Huib Ramaer

Lecture  (IN DUTCH)

 

Beethoven as an expat

By musicologist Huib Ramaer

Wednesday 12 February 2020


SYNOPSIS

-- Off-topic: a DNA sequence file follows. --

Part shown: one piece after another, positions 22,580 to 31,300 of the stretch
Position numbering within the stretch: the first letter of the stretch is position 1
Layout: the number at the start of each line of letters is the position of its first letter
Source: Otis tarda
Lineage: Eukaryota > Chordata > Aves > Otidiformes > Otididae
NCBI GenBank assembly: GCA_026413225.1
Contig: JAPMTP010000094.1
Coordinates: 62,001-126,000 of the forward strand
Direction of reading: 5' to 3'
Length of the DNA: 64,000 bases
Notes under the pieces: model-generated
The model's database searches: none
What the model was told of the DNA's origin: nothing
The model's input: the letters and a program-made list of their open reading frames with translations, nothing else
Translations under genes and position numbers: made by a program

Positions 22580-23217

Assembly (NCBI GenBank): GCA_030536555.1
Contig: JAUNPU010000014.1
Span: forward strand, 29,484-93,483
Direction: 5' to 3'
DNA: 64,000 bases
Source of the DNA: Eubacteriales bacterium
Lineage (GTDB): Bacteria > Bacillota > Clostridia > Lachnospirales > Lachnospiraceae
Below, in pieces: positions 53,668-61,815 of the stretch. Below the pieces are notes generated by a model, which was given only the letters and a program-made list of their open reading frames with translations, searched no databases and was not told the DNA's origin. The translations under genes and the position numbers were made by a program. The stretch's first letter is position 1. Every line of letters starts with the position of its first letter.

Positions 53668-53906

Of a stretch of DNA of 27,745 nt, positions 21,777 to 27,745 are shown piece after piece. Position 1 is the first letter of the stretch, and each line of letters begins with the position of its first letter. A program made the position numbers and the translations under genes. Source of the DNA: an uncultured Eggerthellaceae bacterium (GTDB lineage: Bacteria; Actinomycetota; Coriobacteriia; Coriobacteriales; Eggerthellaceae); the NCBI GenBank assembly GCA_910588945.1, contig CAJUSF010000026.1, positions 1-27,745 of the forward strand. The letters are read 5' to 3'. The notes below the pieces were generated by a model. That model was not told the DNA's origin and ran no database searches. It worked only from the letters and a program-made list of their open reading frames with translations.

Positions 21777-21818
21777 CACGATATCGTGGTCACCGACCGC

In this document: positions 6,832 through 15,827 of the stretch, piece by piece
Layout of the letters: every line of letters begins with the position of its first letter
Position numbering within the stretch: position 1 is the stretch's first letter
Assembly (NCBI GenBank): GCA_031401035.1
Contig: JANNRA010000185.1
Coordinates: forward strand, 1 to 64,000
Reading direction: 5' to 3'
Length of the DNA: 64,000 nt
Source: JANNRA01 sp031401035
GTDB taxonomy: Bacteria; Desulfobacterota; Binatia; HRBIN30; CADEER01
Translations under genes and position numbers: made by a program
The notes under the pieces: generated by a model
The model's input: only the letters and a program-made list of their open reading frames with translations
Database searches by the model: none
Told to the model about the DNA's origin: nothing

Vienna greeted Beethoven with a mix of admiration, aversion and respect. Financially, one could say that he spent his years in Vienna being drip-fed by the elite – voluntarily and with panache – while musically he endeavoured to shake the lethargic brains of the same elite awake through his innovative compositions. It was also here that Beethoven dreamed of equality and fraternity – and of his ‘Distant Beloved’. The mark left by this tempestuous composer on the city by the Danube was, without a doubt, indelible. Beethoven’s funeral speaks volumes: how many people did not accompany him to his final resting place? Still, things could easily have gone quite differently. Beethoven travelled to Vienna through a war zone. He narrowly missed being able to leave Bonn, in which case he would never have reached the Austrian capital. Conquered by revolutionary troupes, the city of his birth fell into French hands in 1794. However, the well-known ditty Wien, Wien nur du allein did not echo Beethoven’s sentiment. Caeyers’ biography reveals that Beethoven yearned for a better life in the lap of luxury: life as an expat in Paris, where Napoleon apparently created good circumstances for musicians.